All Three Major Equity Indices Were Positive For The 1st Qtr

Generous First Quarter – Domestic Equity Update

The first quarter saw all of the major equity indices end positive, with the Dow Jones Industrial Index ending up 4.6%, the S&P 500 Index returned 5.5%, and the Nasdaq ended the quarter with a 9.8% gain. The S&P 500 index peaked on March 1st, ending lower at quarter end yet still up for the quarter as its sixth straight positive quarter.

What was of interest regarding the positive outcome in the first quarter was that the market’s performance was not due to the Trump sector stocks that excelled following the election, which were actually lack luster during the 1st quarter. Technology underperformed after the election but had the single largest return of any of the sectors. The technology sector led the 1st quarter rally, producing the largest gain of any of the industry sectors.

On March 22nd, the Securities & Exchange Commission (SEC) adopted a rule to shorten the settlement period for securities from 3 business days to 2 business days. The SEC believes that a shorter settlement period will reduce certain credit, market, and liquidity risks. The new rule will take affect September 5, 2017. (Sources: SEC, Dow Jones, S&P)

Rates On Track To Rise Slowly – Fixed Income Overview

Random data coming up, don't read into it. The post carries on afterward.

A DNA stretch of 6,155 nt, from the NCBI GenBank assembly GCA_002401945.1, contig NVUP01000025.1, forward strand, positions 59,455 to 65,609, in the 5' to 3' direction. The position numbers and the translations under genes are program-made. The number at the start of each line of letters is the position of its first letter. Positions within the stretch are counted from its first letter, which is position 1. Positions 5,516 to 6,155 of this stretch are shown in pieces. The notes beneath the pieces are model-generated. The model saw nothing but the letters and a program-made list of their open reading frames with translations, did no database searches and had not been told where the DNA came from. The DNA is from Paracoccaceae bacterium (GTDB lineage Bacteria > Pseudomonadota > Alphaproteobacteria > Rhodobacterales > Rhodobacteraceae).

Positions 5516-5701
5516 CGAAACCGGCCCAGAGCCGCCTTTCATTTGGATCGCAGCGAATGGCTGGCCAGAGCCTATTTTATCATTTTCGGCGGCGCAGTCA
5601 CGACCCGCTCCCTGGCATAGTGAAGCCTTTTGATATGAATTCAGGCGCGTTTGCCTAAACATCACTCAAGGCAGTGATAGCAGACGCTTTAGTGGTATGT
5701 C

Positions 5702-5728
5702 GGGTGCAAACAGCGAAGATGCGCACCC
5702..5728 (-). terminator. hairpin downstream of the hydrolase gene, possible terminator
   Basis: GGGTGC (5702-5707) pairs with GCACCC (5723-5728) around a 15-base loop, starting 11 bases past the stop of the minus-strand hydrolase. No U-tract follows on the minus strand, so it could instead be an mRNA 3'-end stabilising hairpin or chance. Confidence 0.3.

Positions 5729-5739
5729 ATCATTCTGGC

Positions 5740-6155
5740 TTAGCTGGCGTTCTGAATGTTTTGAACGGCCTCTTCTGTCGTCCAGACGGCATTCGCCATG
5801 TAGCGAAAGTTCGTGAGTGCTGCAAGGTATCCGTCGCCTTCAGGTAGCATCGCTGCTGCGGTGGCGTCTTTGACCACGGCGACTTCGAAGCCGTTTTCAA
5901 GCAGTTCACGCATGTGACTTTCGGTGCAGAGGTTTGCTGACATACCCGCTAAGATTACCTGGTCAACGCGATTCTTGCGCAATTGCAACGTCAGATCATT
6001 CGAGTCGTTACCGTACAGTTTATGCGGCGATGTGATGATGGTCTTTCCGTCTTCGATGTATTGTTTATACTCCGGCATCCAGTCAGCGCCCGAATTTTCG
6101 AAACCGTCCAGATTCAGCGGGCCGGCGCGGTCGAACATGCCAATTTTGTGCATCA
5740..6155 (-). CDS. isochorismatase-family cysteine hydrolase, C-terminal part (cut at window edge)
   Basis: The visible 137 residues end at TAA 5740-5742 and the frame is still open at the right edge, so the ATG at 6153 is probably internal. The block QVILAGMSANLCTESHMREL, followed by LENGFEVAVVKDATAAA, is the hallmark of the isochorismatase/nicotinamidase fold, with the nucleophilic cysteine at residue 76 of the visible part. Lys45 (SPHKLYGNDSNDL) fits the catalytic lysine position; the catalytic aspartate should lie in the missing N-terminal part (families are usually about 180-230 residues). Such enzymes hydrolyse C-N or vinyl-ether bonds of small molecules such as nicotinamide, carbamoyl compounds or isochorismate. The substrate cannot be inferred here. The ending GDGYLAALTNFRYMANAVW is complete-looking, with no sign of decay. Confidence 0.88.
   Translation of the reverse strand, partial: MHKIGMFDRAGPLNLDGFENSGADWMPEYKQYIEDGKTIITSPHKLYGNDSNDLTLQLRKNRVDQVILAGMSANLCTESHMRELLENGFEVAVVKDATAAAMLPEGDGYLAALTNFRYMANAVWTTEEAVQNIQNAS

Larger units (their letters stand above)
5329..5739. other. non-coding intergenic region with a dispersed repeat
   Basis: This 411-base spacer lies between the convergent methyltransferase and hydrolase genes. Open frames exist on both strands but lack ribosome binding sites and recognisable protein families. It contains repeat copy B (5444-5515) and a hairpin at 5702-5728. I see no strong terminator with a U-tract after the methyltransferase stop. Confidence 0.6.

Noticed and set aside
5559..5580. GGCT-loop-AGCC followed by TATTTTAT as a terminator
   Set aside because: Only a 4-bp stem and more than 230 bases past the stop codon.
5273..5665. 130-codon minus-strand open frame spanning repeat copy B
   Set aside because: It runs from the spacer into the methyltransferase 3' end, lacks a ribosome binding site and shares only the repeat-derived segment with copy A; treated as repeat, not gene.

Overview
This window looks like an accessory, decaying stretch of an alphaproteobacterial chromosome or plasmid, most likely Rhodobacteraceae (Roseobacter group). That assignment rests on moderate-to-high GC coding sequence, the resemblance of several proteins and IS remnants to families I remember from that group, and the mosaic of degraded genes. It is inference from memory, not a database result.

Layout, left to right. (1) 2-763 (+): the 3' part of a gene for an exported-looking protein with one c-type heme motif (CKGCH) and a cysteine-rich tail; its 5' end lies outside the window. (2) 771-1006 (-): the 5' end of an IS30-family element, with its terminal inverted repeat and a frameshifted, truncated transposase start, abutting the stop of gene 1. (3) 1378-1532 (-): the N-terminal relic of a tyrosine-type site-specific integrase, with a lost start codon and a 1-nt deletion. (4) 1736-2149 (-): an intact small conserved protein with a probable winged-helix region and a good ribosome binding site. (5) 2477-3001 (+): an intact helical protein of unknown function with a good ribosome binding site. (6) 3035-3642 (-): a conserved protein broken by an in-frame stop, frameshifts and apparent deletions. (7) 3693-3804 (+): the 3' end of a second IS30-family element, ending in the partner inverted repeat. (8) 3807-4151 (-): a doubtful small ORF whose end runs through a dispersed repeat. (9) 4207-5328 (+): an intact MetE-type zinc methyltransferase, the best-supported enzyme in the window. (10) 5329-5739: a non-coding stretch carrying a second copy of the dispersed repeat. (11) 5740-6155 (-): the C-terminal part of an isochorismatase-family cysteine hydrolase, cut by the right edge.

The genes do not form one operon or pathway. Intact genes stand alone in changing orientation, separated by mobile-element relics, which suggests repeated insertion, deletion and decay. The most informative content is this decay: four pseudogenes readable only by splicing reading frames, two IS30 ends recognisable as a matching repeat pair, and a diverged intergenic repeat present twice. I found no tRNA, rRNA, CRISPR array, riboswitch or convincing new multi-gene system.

Rates retreated downward during the first quarter as growth prospects were alleviated even though the Federal Reserve raised rates in March. Treasury bond yields rose in early March in anticipation of accelerated Federal Reserve tightening and then fell following a sense that the Fed may proceed with cautioned rate hikes due to possible lackluster economic data. The Fed increased its target on short-term rates (Federal Funds Rate) to 0.75-1.0% and signaled two more anticipated hikes in 2017.

A jump in the Personal Consumption Expenditure (PCE) index to 2.1% has validated the Fed’s stance of continued rate hikes and an eventual winding down of its government and mortgage bond holdings on its $4.5 trillion balance sheet. (Sources: Federal Reserve, Reuters, Bloomberg)

Brexit Is Finally Underway – Euro Region Update

Ever since British voters decided to have Britain exit the European Union (EU) in June 2016, the process and timeline of the exit have been in question. This past month, British Prime Minister Theresa May triggered Article 50 which begins a two-year period of negotiations with the EU on exiting the union and establishing remediary trade arrangements with applicable countries. Should negotiations not be completed within the two-year period, then Britain would be required to follow World Trade Organization (WTO) rules on tariffs.

What has kept Britain from formally moving forward with its decision to exit the EU has been the delay in executing Article 50, which was never signed by the prior prime minister, David Cameron, and delayed by British courts on its applicability.